Friday, March 18, 2011

Sanoviv Weekend Getaway...for a great price!

Every time I’ve been to the Sanoviv Medical Institute I have been touched by the experience. Not just my own experience but even more due to the people that I’ve met there and the stories I heard. Sanoviv is like the place that we all dream exists (especially when we or a loved one is sick) but most people have no idea that it does exist. I think everyone would benefit from going to the Sanoviv Medical Clinic. Unfortunately, too many people don’t know it exists or what Sanoviv can do for them.

Sanoviv is currently running a special for the month of March. They are calling this special the Sanoviv Weekend Getaway. (This is their promo) Normally priced at $1500 per person and $2500 per couple, is now priced at $999/$1500. You and a loved one (who are willing to share a bed), can enjoy 3 nights at Sanoviv, plus basic diagnostic tests and spa treatments. This weekend getaway can be used anytime in 2011 but must be paid for in full by March 31 to take advantage of the special pricing. 1-800-SANOVIV US and Canada or 1-801-954-7600 Worldwide. Sanoviv Website

I’d like to share just 3 experiences that I had a Sanoviv just last week when I was there.

It began when our Sanoviv van picked up one of the other guests from their hotel in San Diego. This woman, Stephanie, looked like the picture of health. She looked fit and strong. Her skin seemed to glow and her smile was beaming. She had a scarf around her head that looked stylish enough that if we were not all traveling to a medical clinic, I would not have suspected cancer. As we all chatted in the van on our way to the Sanoviv Medical Institute, Stephanie shared that she first went to Sanoviv back last August (2010). 3 days prior to her first visit, she had been told she had stage 4 lung cancer. Stephanie was in the hospital fighting pneumonia when the lung cancer was found. Needless to say, the doctors redirected their focus from the pneumonia and on to the cancer. Stephanie’s situation was not looking good when she arrived last August. She was on oxygen, could hardly walk and had to stay in her room as her immune system was so weak. Stephanie stayed at Sanoviv for 1 month. The doctors at Sanoviv explained that it was critical that they deal with the pneumonia first as it would kill her if it was not dealt with. Stephanie’s cancer was too far advanced and she was told she needed to go home and do the chemotherapy and radiation. The doctors at Sanoviv don’t believe there is only one right way to address a medical condition. Sanoviv supports integrative medicine including both allopathic and alternative medical treatments. They gave Stephanie a detailed home program (nutrition, supplements, medication, emotion/energetic practises) and continued to work with her doctors in Virginia. After 4 intense months (January 2011) of dedication to her health, Stephanie was Cancer free! Her trip to Sanoviv, this time, was for her follow up program. Stephanie is confident that she will do everything she needs to do to ensure the cancer never returns.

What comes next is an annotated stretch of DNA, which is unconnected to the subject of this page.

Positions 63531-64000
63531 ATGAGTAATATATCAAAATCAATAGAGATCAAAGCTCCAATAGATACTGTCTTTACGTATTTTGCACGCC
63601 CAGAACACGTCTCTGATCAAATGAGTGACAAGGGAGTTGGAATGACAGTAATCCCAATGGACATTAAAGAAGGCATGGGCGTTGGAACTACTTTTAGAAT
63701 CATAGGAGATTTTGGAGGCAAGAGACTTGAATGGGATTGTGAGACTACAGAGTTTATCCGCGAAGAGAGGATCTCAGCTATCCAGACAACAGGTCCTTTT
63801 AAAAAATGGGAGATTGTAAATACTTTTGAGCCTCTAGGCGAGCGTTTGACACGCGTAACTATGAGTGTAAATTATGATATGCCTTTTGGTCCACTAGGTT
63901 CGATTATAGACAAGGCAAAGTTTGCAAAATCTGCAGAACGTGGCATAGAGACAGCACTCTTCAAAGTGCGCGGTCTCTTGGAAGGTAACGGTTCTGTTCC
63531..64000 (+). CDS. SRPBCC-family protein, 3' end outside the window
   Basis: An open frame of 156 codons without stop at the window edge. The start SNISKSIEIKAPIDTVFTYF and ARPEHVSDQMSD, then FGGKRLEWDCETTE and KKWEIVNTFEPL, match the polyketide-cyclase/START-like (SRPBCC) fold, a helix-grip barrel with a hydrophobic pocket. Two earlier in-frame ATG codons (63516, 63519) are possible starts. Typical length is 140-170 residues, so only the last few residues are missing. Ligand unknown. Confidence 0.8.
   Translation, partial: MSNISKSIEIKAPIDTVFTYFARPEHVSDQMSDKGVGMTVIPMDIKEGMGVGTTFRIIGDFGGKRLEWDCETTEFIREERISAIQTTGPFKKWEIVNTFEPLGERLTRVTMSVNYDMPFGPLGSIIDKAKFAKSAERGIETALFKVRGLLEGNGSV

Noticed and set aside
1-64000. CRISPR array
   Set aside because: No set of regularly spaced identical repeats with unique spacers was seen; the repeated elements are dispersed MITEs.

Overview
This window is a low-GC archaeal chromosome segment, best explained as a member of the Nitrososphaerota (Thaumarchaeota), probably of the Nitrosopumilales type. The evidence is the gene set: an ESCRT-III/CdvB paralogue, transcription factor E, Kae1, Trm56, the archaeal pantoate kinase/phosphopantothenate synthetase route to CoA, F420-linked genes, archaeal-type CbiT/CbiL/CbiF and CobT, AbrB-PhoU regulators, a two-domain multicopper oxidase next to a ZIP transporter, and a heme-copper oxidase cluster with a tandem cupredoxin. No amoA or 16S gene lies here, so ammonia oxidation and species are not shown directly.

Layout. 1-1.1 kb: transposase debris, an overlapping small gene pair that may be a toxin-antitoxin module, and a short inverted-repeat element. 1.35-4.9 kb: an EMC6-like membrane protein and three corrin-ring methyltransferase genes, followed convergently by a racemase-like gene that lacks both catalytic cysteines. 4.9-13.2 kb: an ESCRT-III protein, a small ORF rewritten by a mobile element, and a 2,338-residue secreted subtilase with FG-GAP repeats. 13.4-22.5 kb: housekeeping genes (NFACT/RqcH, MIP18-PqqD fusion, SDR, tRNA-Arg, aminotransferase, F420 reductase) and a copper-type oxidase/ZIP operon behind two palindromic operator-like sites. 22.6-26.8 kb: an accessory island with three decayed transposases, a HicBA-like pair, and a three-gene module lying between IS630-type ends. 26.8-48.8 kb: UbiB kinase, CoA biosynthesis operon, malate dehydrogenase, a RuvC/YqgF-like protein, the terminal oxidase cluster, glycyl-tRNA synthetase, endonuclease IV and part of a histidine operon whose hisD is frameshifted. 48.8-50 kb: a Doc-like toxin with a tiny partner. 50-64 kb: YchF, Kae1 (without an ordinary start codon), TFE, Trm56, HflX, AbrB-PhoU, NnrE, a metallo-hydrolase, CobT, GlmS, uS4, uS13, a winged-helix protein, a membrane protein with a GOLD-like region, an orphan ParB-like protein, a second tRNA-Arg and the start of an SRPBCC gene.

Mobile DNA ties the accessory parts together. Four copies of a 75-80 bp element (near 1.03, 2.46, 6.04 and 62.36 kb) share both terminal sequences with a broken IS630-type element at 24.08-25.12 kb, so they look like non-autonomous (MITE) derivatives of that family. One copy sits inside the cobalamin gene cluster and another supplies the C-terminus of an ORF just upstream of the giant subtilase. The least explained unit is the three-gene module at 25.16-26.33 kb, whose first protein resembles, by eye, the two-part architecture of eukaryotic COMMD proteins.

To read Stephanie’s full story, check out her blog.

At meal time everyone sits at tables that face the Thalasso pools. We eat a healthy meal that is organic, gluten free, low glycemic and about 70% raw. The dinning room is where I met Collette and her 32 year old daughter, Sharlie. I mention Sharlie’s age because Sharlie has Cystic Fibrosis (CF). Sharlie and her parents were told she wouldn’t make it past age 10, but she did. Sharlie has been going to Sanoviv since the place opened in 2000. Sharlie has only 17% of one lung working and yet she is not on oxygen. Not only that, Sharlie has a 4 year old son at home. Sharlie and her husband were told she should not try to get pregnant as it would be too much for her body to handle. Needless to say, all went very well and they have a healthy little boy. I have no doubt Sharlie will continue to prove the odds wrong.

The next day, I met a man named James, who was there for the Sanoviv’s Integrative Physical. He was just your average health guy without any critical health concerns but believed that Sanoviv was the best place to keep his health in check. James shared that his son is Autistic and that he and his wife first went to Sanoviv initially to see what they could do for him. After Sanoviv worked with them on his diet, chelating and several other practices, he continued to see huge improvements. His son is now 11 years old and attends regular classes at a public school. James said his son is now just like every other kid with just has a few odd tendencies (but what pre-teen doesn’t).

To me, Sanoviv is a place of miracles, if you or someone you know could benefit from this, please call and see what they can do for you. I’d also be happy to talk to anyone about my personal experience with Sanoviv.

This video gives a really great look at Sanoviv and their approach to health. Video

In health,
Holly Veillard

Thursday, March 10, 2011

Go with the flow